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Brandeis University's Community Newspaper — Waltham, Mass.

‘Deis’ view of Super Bowl XLII: No asterisk necessary

Like ’04 Sox, it’s hard to hate Giants

Published: February 8, 2008
Section: Sports

02070804.jpgImagine the headlines: “Super Bowl winning coach suspended,” “Perfect Pats slammed by league,” and of course, “19-0*.”

Thankfully, it won’t come to that.

By upending the previously undefeated Patriots and completing one of the most improbable and entertaining playoff runs in recent memory, the New York Giants ensured that we have a Super Bowl champion who legitimately won the game and the games leading up to it.

Going undefeated is such a rare accomplishment that the team achieving it should be free of scandal, and the Patriots are anything but. They were caught cheating early this season, in the infamous “Spygate” incident, and now allegations have been made that they filmed the St. Louis Rams’ final practice before Super Bowl XXXVI, which the Pats won despite being 14- point underdogs. The NFL, and Pennsylvania Senator Arlen Spector, are investigating the Pats’ cheating habit, and there’s a chance that Bill Belichick will be serving a suspension at the beginning of next season.

These are not the kind of stories the public wants or deserves to be hearing in the wake of an historic season. Look to baseball for an example. The career home run record has been rendered meaningless by the haze of steroid use that hangs over Barry Bonds, and fans outside of San Francisco are waiting for someone else (maybe Alex Rodriguez?) to come along and knock Bonds off his tainted pedestal. And good riddance.

At least with Bonds, though, the record can someday be broken. The same would not be the case with the Patriots, unless the NFL extends the schedule.

Do we really want a team that cheated to be in an unsurpassable position at the top of the record books? Do we want a permanent stain on perfection? I know I certainly don’t.

Of course, it would be a lie to say that the only reason I’m thankful for the Giants’ win is because of cheating allegations. Another reason is because the Patriots were…well, jerks.

Somehow, they took offense to the level of attention given to Spygate, and acted as if they deserved to win the Super Bowl because of the negative press directed at them. But Spygate wasn’t a minor incident blown out of proportion. The NFL hit the Pats with the harshest punishment that it has ever meted out. For the Pats to act as if they were the victims when, in fact, they were on the wrong side of the worst cheating scandal ever to strike the NFL is a stretch.

The cheating allegations, along with this “we were wronged” attitude, pushed every football fan who was not born and bred in New England into the Giants’ camp. I spoke to fans of both the Cowboys and the Eagles, at any other time sworn enemies of the Giants, who were swallowing their pride and putting aside NFC East animosity for the sake of a Patriots defeat. This was reminiscent of the support that the Red Sox garnered when taking on the Yankees in 2004.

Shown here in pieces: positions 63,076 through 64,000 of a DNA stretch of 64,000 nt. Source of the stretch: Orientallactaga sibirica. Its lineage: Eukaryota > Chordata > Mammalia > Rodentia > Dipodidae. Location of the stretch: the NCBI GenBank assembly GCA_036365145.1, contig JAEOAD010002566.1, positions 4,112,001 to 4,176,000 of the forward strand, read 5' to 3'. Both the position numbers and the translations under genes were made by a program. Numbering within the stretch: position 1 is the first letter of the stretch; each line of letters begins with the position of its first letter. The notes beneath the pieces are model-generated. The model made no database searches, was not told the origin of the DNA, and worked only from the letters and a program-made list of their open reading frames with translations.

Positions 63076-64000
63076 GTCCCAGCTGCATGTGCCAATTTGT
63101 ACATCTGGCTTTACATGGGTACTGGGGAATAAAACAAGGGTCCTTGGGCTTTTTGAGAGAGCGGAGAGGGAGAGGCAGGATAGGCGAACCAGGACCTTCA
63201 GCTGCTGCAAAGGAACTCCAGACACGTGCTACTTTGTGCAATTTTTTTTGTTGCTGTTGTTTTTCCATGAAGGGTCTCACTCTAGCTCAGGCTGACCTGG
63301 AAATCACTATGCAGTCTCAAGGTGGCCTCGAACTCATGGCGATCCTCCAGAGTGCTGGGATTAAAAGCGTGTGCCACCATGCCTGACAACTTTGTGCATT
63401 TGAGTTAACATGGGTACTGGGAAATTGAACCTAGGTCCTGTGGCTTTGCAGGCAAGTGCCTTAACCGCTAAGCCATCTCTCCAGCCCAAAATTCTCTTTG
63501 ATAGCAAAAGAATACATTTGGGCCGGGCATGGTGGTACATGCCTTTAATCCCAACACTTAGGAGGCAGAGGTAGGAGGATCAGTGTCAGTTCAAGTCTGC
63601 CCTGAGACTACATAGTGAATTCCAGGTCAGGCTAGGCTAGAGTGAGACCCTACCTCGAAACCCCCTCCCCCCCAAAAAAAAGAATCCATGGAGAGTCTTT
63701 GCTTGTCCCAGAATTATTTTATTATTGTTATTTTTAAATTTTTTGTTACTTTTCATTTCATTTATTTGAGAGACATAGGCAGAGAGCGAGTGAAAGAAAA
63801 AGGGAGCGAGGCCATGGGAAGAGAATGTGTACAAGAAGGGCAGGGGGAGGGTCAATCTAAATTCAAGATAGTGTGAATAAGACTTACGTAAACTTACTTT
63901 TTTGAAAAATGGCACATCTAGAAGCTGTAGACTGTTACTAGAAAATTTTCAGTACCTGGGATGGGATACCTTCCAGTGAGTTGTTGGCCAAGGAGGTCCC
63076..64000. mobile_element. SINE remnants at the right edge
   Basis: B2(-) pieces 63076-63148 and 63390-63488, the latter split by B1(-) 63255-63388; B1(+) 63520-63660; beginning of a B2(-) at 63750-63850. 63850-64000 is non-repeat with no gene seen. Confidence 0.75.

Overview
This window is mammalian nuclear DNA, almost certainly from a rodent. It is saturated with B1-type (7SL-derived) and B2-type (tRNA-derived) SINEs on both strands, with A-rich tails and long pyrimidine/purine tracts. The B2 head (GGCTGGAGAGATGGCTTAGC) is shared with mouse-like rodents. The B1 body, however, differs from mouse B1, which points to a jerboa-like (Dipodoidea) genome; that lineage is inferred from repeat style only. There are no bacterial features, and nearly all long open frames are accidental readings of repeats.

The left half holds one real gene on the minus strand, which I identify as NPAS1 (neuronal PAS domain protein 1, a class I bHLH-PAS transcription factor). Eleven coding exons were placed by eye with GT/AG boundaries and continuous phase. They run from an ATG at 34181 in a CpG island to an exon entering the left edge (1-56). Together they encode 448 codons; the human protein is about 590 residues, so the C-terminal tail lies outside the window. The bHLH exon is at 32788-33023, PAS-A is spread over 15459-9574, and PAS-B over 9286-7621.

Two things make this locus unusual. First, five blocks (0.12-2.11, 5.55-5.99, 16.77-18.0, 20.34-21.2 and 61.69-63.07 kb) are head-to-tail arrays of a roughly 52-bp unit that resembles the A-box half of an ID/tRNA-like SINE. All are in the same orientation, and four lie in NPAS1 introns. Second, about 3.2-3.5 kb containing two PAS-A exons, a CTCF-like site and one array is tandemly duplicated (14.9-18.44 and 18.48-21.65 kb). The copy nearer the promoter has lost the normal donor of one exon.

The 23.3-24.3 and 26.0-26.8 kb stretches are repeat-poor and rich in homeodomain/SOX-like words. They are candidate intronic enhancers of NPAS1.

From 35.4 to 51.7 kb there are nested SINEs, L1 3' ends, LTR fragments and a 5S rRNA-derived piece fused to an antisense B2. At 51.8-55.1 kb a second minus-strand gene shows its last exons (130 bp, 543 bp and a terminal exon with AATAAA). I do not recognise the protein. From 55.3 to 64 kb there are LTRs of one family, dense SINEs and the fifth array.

In fact, these Giants resemble those Red Sox in a lot of ways, and had the nation coalesce around them for a lot of the same reasons. Both had goofy characters, emphasized teamwork, won in unpredictable and thrilling ways, and looked like they were having a good time doing it.

By the same token, the 2007 Patriots looked a lot like the Yankees. They were sullen, introverted and completely unentertaining. Just like Manny Ramirez, David Ortiz, and Johnny Damon captured the hearts of America, so did Michael Strahan, Eli Manning and Plaxico Burress.

Who could root against the Giants, when on the other side the most personality came from a terminally grouchy coach? Even Randy Moss turned into a drone while wearing a New England jersey.

And like the Yankees, the Patriots forgot that championships don’t come often and should be cherished. The reason that the Yankees (and Yankees fans) are hated is because they only care when they lose. Winning is seen as normal, not extraordinary. And the moment that you expect to win every year is the moment that everyone tries to stop you from doing just that, and then revels in your downfall.

The Patriots thought that winning was their right. The Giants, meanwhile, just thought that winning would be cool. So thanks New York, for showing the NFL’s evil empire that there is no nobility in sports. No one is entitled. And in the end, no one likes a cheater.